What’s Good For Us

Friday night, I was blessed to attend a leadership training meeting. Elaine S. Dalton was there.

(image from lds.org)

As she was being introduced, a story was told. Elaine is the mother of 6 children. After the last of these were born, she was given a pair of running shoes for Mother’s Day. It was told that she came to really love running, and she has successfully completed 7 marathons. I can’t remember the quote exactly, but she was quoted to have said something along the lines of how fulfilling it was to teach her body how to mind.

Don’t you just love that? Incidentally, that morning -FRIDAY morning -I had taken the opportunity to get dressed and head outside for a walk. I jogged the last part of my walk.
This is monumental for one reason:
I haven’t worked out in ages.

After the birth of by first born, I worked out religiously. Hardly a day went by that I wasn’t at my Pilates, stretching. My muscles were strong. My stomach was gradually trimming. And -wonder of wonders! -I could actually touch my toes: a regular feat for a girl with long long legs.
As time went by and another pregnancy came and went, I found my workouts lagging. It was hard to workout with a crying infant in one room and a toddler koloa attached to the leg you’re trying to lift, lift, lift.
I tried, though. I can say for absolute certain that I didn’t give it my BEST, but I did try.
Life went on, as life does, and mountains were thrown in my little life path. In order to get around the mountains, I had to go through several stages. They went something like this.
1) Cry, give up any and all ideas of trying to make good choices as concerns my health (I might as well title this stage “Ice Cream”)
2) Stay in Bed
3) Get Angry
4) Refuse to deal with the situation at hand and turn to unlimited movie streaming instead
5) Cry (Ice Cream)
6) Whine
7) Realization that I’ve become someone I don’t care much for (see “whine” above)
8) Stop crying
9) Put big girl pants on
10) Face the world
11) Resume working out

Each step took about a month, by the way.
The point is: when I was at step 1, I was basically unwilling to bother with anything like working out. Would it have made a good difference? Of course it would have. But did I want to get out of bed? Of course I didn’t.
So I didn’t.

But Friday, I did. And after listening to Sister Dalton’s resolve to make her body mind, I thought how gratifying it would be. And so I rinsed and repeated my walk/jog on Saturday. Today, I did the same thing.
It hurts, you know, to be so out of shape. I’ve spent the entire YEAR out of shape.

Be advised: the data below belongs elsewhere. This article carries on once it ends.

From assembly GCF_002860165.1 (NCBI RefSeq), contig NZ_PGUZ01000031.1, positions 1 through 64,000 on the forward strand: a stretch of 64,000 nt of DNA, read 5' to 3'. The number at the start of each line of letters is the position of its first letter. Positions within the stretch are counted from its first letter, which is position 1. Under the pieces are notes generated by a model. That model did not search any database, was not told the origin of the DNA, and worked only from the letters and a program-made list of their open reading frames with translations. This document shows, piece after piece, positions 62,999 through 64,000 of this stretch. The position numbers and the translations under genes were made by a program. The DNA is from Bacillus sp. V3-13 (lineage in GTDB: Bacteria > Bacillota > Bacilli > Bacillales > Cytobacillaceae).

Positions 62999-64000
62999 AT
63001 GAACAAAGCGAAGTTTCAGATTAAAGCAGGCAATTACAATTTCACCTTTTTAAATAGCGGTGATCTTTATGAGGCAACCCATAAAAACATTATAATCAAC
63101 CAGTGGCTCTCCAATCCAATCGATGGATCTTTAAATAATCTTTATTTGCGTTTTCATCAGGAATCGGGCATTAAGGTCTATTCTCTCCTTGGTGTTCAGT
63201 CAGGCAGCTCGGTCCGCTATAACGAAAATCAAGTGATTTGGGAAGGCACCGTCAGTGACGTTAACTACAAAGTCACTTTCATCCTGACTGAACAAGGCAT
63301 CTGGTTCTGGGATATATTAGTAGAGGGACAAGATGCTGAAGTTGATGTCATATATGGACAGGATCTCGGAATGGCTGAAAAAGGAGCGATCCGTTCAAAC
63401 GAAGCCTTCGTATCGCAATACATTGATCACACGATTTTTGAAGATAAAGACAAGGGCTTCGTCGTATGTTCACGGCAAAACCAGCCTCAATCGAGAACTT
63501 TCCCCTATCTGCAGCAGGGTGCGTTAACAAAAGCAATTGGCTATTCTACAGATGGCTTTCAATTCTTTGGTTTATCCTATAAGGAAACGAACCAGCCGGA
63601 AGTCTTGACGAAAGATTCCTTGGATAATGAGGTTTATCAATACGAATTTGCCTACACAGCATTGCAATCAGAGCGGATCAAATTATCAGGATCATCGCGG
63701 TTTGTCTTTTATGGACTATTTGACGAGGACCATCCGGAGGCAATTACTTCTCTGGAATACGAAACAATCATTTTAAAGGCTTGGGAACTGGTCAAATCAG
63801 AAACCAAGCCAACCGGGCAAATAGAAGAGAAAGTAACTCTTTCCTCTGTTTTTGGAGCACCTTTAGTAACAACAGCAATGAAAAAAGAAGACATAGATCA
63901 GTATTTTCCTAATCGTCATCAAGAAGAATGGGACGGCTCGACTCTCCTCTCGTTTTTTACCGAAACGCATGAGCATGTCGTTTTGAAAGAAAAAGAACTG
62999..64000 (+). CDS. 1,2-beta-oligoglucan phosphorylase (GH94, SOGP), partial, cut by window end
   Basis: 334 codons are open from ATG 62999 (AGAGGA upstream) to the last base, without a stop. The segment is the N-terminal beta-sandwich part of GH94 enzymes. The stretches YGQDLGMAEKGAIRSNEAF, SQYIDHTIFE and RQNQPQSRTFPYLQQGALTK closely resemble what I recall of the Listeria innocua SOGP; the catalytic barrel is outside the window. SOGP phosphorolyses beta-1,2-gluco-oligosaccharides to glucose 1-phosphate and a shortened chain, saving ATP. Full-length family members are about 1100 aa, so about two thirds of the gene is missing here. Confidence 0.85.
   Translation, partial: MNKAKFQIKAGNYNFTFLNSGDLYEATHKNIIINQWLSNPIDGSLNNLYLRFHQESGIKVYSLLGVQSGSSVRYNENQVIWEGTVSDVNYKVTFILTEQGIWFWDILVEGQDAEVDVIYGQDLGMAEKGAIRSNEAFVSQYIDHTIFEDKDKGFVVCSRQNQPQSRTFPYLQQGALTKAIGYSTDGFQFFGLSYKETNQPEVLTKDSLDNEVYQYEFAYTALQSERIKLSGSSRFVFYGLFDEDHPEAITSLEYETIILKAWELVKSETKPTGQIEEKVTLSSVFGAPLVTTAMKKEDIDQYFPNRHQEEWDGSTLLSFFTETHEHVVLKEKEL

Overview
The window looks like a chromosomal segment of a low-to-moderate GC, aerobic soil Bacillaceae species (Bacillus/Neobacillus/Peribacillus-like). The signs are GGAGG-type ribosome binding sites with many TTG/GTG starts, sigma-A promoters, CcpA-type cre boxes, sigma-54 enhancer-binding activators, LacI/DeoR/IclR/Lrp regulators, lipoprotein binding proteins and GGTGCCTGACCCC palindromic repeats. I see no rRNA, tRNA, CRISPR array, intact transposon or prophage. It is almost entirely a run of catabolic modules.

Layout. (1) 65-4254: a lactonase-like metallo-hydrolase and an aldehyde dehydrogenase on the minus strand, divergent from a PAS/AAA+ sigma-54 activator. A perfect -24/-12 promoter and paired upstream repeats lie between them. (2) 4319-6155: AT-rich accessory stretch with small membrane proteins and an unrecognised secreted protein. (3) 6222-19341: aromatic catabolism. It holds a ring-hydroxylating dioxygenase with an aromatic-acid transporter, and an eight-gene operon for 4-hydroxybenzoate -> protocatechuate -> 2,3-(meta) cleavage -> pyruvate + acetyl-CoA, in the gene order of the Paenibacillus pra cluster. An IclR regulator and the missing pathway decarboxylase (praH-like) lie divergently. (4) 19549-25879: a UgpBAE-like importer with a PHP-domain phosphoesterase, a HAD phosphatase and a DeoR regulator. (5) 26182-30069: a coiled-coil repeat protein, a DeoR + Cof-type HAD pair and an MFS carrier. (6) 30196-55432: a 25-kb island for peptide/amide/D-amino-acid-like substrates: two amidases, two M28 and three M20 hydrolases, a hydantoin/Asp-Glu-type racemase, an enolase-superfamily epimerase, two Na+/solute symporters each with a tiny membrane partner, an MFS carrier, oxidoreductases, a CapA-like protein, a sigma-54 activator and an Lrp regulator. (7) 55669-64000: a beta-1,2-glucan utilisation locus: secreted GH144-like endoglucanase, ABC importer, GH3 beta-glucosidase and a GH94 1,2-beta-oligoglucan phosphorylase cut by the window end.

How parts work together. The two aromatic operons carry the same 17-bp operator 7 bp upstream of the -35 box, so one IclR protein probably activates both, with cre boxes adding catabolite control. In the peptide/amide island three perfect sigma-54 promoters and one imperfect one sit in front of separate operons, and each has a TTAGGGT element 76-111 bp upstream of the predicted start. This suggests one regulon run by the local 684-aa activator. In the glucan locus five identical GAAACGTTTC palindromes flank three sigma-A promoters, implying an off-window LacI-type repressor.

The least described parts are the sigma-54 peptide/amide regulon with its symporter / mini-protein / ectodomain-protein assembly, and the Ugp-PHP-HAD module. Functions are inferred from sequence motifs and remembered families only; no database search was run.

It hurts in a good way, though.
And it feels even better to get out of bed, even if I don’t want to.
It feels even BETTER to tell my body that though it wants sleep, and though it wants PJ’s -it will NOT have them. I believe the term “over my dead body” would apply here.

In relation to all of this garb, I gave my son orange juice.
He ran a fever on Saturday. By Saturday night, he was crying when he had to swallow and complaining that the back of his mouth was “hot.” His fever broke during the night, but he’s still complaining about his mouth. It isn’t his throat, mind you… it’s his MOUTH. Hand, foot and mouth has been going around and I do believe my son has caught it. He’s taking it well, thank goodness.
Sunday night, I thought he might be feeling better. He asked for some orange juice.
I told him no. It would probably hurt his mouth.
He insisted.
I told him no.
He insisted.
I told him no.
This went on for QUITE some time, and those of you who know my son know that his STUBBORNNESS is one of his Primary traits. I want to foster it to a point because I believe stubborn people are often the kind that GET IT DONE… so I did what any bad parent would do.
I gave him the orange juice.

He wanted it, didn’t he?
He asked for it, didn’t he?

I gave him approximately 2 ounces of juice. He threw it back and immediately his face contorted… his eyes turned on me and he gave me a look of absolute PAIN and BETRAYAL. With a pained war-cry, he threw his empty paper cup at my feet and yelled at me.
“IT HOT!” He cried, tears streaming down his face, “YOU HURT ME!”
“But you wanted it,” I said, trying to hold him, “You asked for it.”
By then my husband came in the room. I explained to him what had happened.
“And you GAVE it to him?” He asked, incredulously.
“Well, he wanted it. ┬áHe asked for it” I repeated, starting to sound like a bad pop chorus.
“Alicia,” my husband spoke to me very slowly, “You don’t give him something that is going to hurt him.”

He said it sarcastically, of course.
I wanted to laugh, but the life lesson his sentence gave was too valuable to laugh at. Of course he wasn’t trying to be mean. He was just trying to make me laugh -lighten up on myself.

But how many times have I hurt myself on account of what I want?
I don’t want to get out of bed; consequently, my health has suffered for almost a year.
I don’t want to eat salad; consequently, I’ve robbed my body of vital nutrition.

What got me out of bed this morning?
The idea of treating myself with more respect.
What did I get in return?

Sunrise.
Renewal.
Fresh air.
Twenty minutes of pod cast streaming.
Twenty minutes to myself.
Twenty minutes to breath.
And, oh yeah: Sunrise.

Here’s to respecting yourself today.

Here’s to respecting yourself enough to make your body mind.

Comments

  1. Amen, Alicia. You go girl.

    Can I just say, I love your blog?

  2. I needed to read this post tonight. Sigh. I’ve spent over 5 years out of shape now. (Starting with the first time I tried to go jogging after having all-day-sickness with my first pregnancy. My body just wasn’t -right- anymore after a whole 8 weeks of being pregnant!) Again, I’m trying. That’s all we can do right? (That, and try to avoid the “ice cream” phase…)

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